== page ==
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Can I install one copy of Windows on multiple computers with COA stickers?

By orlan9940
Sep 12, 2010
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  1. Here's the situation. I own a little computer store and we get computers in from various businesses where the hard drives are completely erased. All of these computers have Windows XP COA stickers on them. I have one copy of Windows XP on CD. Can I use this one CD on all the other computers to reinstall Windows XP? Since these other computers already had Windows XP paid for and installed on them before, I'm basically just restoring the software. My question is not whether it will work or not, my question is that if Microsoft will allow this. Thanks.
     
  2. EDO219

    EDO219 TS Rookie Posts: 212

    hm ... I'm not sure. In the past, I have used one XP disk and different product keys for a variety of computers, but I did run into some issues.

    For example, using an XP Home product key with an XP Professional installation disk might not install.
     
  3. LookinAround

    LookinAround Ex Tech Spotter Posts: 6,491   +183

    I agree with Pygmus.

    It basically comes down to having the correct product key for each machine (i.e. what you find on the COA sticker is the product key) and the prod key must be a correct match for the install CD...


    So.... you can't use an XP Home prod key with XP Pro

    Nor could you use a prod key that came with a Dell XP Pro machine for a XP Pro install CD purchased direct from MS

    But if all machines install with the same CD have a correct prod key that matches the CD, MS doesn't care 'cuz they're getting their $$ based on the prod key
     
  4. mike1959

    mike1959 TS Evangelist Posts: 1,026   +51

    XP installing

    It's the product key that you , or the original buyer paid for, the cd has no real value.
    All XP home cd's are the same, all XP pro are the same if bought retail. As long as the type of windows is the same as was installed that's ok, you have the product key on the case to enter into the installer sequence. You will need to activate it on line with Microsoft. One area where you will run into trouble, is the OEM drivers for all the non standard hardware. As the hard drives have been erased, you have lost them. You will need to install the drivers from the maker of the PC, or from a third party scanning program. You won't get the drivers from Microsoft updates.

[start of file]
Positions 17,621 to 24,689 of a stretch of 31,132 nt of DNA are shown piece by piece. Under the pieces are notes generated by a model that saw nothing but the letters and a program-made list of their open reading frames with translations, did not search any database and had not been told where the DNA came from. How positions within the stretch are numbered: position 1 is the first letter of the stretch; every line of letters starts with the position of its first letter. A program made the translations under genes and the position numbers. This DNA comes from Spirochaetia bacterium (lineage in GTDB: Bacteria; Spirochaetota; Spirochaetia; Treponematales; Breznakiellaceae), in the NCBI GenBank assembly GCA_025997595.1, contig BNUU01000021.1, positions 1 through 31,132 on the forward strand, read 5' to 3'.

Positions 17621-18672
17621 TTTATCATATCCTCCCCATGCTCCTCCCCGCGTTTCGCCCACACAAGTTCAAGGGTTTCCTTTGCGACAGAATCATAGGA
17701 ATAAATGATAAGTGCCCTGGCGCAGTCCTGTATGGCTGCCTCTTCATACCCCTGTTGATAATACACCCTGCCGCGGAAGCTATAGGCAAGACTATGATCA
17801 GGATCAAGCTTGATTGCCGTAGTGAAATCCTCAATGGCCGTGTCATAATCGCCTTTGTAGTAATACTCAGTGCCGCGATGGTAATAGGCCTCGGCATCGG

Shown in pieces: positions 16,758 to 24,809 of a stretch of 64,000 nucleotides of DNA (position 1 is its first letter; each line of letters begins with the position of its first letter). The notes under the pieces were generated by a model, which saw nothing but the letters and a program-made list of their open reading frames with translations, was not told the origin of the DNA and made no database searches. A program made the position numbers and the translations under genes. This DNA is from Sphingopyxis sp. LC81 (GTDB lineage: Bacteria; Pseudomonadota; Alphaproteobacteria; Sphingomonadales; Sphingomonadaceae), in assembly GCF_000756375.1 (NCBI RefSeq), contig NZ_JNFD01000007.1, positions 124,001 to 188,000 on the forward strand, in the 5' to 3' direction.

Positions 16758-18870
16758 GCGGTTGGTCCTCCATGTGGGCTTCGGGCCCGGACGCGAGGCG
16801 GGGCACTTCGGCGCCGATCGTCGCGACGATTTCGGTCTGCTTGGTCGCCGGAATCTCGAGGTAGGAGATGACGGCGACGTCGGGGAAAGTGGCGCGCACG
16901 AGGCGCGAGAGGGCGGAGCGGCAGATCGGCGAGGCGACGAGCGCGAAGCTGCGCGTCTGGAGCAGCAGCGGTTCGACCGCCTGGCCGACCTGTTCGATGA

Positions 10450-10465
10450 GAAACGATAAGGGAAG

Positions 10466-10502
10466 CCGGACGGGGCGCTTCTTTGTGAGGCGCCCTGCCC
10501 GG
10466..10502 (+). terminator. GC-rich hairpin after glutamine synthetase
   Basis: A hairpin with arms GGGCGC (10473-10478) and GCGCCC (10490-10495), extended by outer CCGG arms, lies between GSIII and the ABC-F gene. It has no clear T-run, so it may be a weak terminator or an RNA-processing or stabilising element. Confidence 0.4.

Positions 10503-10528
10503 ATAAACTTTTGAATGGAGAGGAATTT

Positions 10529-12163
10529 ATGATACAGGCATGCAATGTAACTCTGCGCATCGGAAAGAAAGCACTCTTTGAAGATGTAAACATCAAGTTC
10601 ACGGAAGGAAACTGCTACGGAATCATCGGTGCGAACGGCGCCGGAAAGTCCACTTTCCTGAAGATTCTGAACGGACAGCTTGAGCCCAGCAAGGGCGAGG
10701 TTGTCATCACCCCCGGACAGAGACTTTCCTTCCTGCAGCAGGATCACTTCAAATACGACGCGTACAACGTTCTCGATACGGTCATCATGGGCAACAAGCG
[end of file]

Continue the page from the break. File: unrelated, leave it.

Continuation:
5. Leeky

    Leeky TS Evangelist Posts: 3,797   +116

    Most manufacturers have the drivers on there websites anyway, so that isn't really much of an issue.

    The issue I see is the vast amount of Discs required, for example (XP Pro) you'd need:

    1. Corporate CD (I don't know if this is available in x64 also)
    2. Retail x64 CD
    3. Retail CD
    4. OEM x64 CD
    5. OEM CD
    6. Manufacturer specific (that means a disc for each manufacturer e.g. 1 for Dell, 1 for Acer etc) CD
    7. Manufacturer specific x64 (to cover 64 bit installs) CD

    Thats just for Professional (32/64bit as they're all different), and you'd need the same again for standard pro 32bit versions.

    On the up side I have had great success using Dell supplied OS restore discs in other Dell models. I can't speak for other manufacturers I don't know, but every Dell disc I've used in a Dell has worked.

    That said, I've never been able to use an OEM/retail disc alongside a Dell product key, or a product key for another type of Windows install - They've all failed activation via phone and online.
     
  6. EDO219

    EDO219 TS Rookie Posts: 212

    Does any one know if this would work:

    1.) Use the same installation disk and key for all computers.
    2.) Before connecting to Microsoft's Windows validation server, change the key you installed Windows with to the key on the computer's COA sticker.
    3.) Restart to be sure the registry is updated to the new key.
    4.) Would this then pass Microsoft's genuine Window's online evaluation/ activation?
     
  7. Leeky

    Leeky TS Evangelist Posts: 3,797   +116


    No to all of them as far as I am aware. (Others are welcome to correct me if I'm wrong though).

    The new install will most likely reject the product key if you change it to something not paired with the installation media. I tried the same thing before, using a OEM XP Pro disc to install Windows XP Pro on my Dell laptop. It simply refused to accept my Dell key when trying to change it, siting Windows XP product key as invalid.

    Comment 1 is especially wrong, unless you have volume licensing, but I'm fairly sure even with volume licensing you should have different product keys.
     
  8. SNGX1275

    SNGX1275 TS Forces Special Posts: 10,714   +397

    Leeky - A volume license I believe is the same as 'corporate' for XP (although maybe its all corporates were VLK but not all VLK are corporate). So he could install all with the same key and still have that part be legal, if the VLK was still under the amount of licenses bought.. But he was going to change it before activation anyway...

    But to answer whether you can change it after using a VLK, you were right, it won't work. It is still dependent on the original disk type used to install. So the OEM install keys that are on the COA sticker are only going to work with the OEM disk.

    Fortunately, if the OP is really set on doing this, you could obtain XP OEM install disks from various manufacturers from places like piratebay. Of course doing this involves risks of getting something nasty included. And it may be of questionable legality actually downloading them..

    I'm pretty sure the only 100% legal AND ethical way to do this would be to call the manufacturers and pay for them to ship you out their OEM install/restore disk. That is not something I'd want to do though,
     

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